Israel is the most shameful country on Earth.

But America is not far behind.

Israeli soldiers are cowardly, repugnant beasts.

With their high-tech weapons.

It is the same for America.

The Jews of Israel who occupy the Palestinian West Bank are disgusting semblances of human life.

They need their walls.

They need to steal land.

Oh, sounds very progressive for the cause of Zion.

So very brave that these automata in their yarmulkes move in to the olive fields of Arabs.

They set the olive trees on fire.

That sounds like an outrageous claim.

But it is nothing compared to kidnapping children.

The Israeli military kidnaps children in West Bank villages.

Why?

To try and terrorize these subsistence farmers into ceasing their protests.

And why are these farmers from small villages protesting?

Because their land is being gobbled up little by little.

“Hey, I was using that land…by the way.”

Picking olives.

So the Israeli Humvees roll in at night.

Spielberg’s pathetic imagination could never conjure what documentary filmmaker Emad Burnat captured on film.

Israelis should be puking in the streets and smearing themselves with their own shit…in shame for what their military does in their name.

And America is not far behind.

Israeli soldiers with weak faces knocking on the doors in a West Bank village.

If there are children inside, the children are taken.

It is shock and awe…Stockholm syndrome…terroristic tactics of which Goebbels would have approved.

The weak Jews who move into settlements (concrete apartment blocks) on stolen land.

All they can yell is, “I’ll sue you.  I’ll sue you.”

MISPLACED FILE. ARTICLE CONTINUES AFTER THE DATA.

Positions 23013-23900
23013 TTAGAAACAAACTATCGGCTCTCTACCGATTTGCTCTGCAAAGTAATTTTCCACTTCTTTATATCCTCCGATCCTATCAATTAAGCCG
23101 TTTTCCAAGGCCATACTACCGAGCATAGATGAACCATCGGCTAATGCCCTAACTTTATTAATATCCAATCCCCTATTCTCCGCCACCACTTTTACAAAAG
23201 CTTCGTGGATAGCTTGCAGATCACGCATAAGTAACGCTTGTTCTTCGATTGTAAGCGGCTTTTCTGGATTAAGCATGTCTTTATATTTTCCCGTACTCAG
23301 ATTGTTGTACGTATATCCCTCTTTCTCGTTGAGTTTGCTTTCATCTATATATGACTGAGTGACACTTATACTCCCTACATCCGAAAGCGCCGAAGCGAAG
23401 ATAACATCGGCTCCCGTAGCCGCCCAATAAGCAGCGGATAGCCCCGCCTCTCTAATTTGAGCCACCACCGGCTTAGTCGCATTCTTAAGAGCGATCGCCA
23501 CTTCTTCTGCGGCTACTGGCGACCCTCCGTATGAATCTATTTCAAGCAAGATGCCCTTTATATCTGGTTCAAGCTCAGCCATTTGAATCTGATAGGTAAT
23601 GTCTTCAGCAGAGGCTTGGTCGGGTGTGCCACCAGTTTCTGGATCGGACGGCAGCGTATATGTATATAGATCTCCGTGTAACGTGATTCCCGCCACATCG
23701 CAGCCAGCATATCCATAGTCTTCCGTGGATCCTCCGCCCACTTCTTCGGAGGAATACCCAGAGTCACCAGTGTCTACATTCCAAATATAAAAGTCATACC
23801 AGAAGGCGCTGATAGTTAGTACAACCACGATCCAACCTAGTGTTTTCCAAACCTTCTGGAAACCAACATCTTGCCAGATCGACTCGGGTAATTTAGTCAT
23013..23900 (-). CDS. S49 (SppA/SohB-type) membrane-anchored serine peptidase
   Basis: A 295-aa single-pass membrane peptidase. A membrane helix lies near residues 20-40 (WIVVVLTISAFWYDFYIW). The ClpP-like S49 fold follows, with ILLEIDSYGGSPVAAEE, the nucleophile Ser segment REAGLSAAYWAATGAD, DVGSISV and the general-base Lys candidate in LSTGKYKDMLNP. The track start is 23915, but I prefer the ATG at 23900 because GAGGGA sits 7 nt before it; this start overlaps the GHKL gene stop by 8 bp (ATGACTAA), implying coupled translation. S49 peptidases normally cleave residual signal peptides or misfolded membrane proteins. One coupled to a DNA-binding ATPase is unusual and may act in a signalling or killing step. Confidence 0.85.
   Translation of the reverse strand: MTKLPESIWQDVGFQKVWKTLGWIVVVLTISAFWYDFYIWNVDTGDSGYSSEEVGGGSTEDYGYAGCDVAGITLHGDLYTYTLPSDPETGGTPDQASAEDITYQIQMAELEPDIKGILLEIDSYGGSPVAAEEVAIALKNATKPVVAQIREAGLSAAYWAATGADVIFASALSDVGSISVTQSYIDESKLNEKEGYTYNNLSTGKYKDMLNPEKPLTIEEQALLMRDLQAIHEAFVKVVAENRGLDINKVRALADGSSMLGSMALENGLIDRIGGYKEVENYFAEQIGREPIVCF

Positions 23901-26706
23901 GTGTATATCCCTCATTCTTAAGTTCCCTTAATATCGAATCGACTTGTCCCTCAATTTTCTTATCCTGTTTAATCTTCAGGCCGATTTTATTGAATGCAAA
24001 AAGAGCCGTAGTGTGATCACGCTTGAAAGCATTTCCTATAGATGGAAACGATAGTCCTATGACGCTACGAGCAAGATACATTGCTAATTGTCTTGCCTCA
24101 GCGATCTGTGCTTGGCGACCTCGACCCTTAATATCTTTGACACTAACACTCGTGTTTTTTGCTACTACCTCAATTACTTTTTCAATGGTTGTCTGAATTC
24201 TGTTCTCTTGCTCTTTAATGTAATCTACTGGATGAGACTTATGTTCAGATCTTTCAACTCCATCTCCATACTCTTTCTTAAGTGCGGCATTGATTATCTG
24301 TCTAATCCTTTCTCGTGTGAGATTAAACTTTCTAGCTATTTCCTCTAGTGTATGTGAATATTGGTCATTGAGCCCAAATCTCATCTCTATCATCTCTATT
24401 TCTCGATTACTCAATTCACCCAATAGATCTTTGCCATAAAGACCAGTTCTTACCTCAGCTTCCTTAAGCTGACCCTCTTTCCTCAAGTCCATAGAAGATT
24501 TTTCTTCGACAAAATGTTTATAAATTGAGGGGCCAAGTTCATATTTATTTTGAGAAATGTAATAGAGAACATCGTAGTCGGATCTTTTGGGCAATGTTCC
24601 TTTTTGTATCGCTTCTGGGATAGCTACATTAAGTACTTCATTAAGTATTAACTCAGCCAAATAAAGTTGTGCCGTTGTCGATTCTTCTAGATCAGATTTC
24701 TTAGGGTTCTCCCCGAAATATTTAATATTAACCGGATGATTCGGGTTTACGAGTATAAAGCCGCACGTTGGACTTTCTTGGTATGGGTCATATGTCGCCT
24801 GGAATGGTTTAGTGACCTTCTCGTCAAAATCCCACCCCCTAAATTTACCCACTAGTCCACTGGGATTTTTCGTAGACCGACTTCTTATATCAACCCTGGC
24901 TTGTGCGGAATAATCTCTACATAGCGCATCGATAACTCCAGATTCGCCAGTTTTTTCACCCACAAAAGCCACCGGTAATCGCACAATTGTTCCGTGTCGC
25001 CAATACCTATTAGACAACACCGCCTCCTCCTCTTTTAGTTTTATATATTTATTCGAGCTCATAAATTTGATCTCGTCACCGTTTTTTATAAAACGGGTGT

How dare you film me as I move into my new patriotic Israeli home?

How dare you film the scramble of settlers eager to establish false legitimacy?

What kind sick people allow their military to shoot at children?

In this film.

Never a single gun among the Palestinians.

The only rocks they throw are when the Israeli stormtroopers roll through their village in an arrogant convoy.

But the children who are shot…

The incessant tear gas…

The stun grenades thrown at people…

These every day occurrences…rather, every Friday.

The villagers of Bil’in protesting a wall.

A nonviolent protest.

And every time (every fucking time) the Israelis disperse the crowd by means of violence.

People die.

People holding nothing but Palestinian flags.

Unarmed.

In the middle of fucking nowhere.

But it’s THEIR nowhere!

It’s where the olives grow.

“Hey…your wall has cut us off from the trees.  Our trees are now on your side of the wall.”

This film, 5 Broken Cameras, shows the struggle of a filmmaker who suffered more in making this film over five years than Jean-Luc Godard suffered making films over a lifetime.

And yet, Godard is the best of the Westerners.

The only one with a conscience.

He was in Palestine in the 70s.

No other filmmaker comes close to the integrity of Godard.

Except for Emad “The Real Deal” Burnat.

Immense credit is due to the Israelis who joined the struggle with their Palestinian brothers and sisters.

Co-director Guy Davidi was one.

Immense credit is due to Kino Lorber for releasing this film.

Immense credit is due to Hulu for currently streaming this film.

Last I checked, it was also available on Apple iTunes.  Great work, Apple!

Emad Burnat threatens to unseat Abbas Kiarostami as the most relevant Middle Eastern director.

Emad Burnat lays his cards on the table in a metaphorical game of poker with Abdellatif Kechiche.

There are real tears to be cried, do you understand?

I like a good lesbian fuckfest as much as the next bloke, but these are real tears, do you understand, Adèle Exarchopoulos?

We want to see beauty.  We want to see stories which mirror our pathetic little lives.

But 5 Broken Cameras shows you hell on Earth.

Palestine.

Norman Finkelstein is a two-face Janus (which is to say, a Janus).

And so am I.

But I am so out of fear.

I am human.

[Finkelstein attacked BDS for not boycotting 5 Broken Cameras.  That’s an intel op move.  Princeton.  Princeton.]

If you’re not afraid to post something, then it’s probably not important.

 

-PD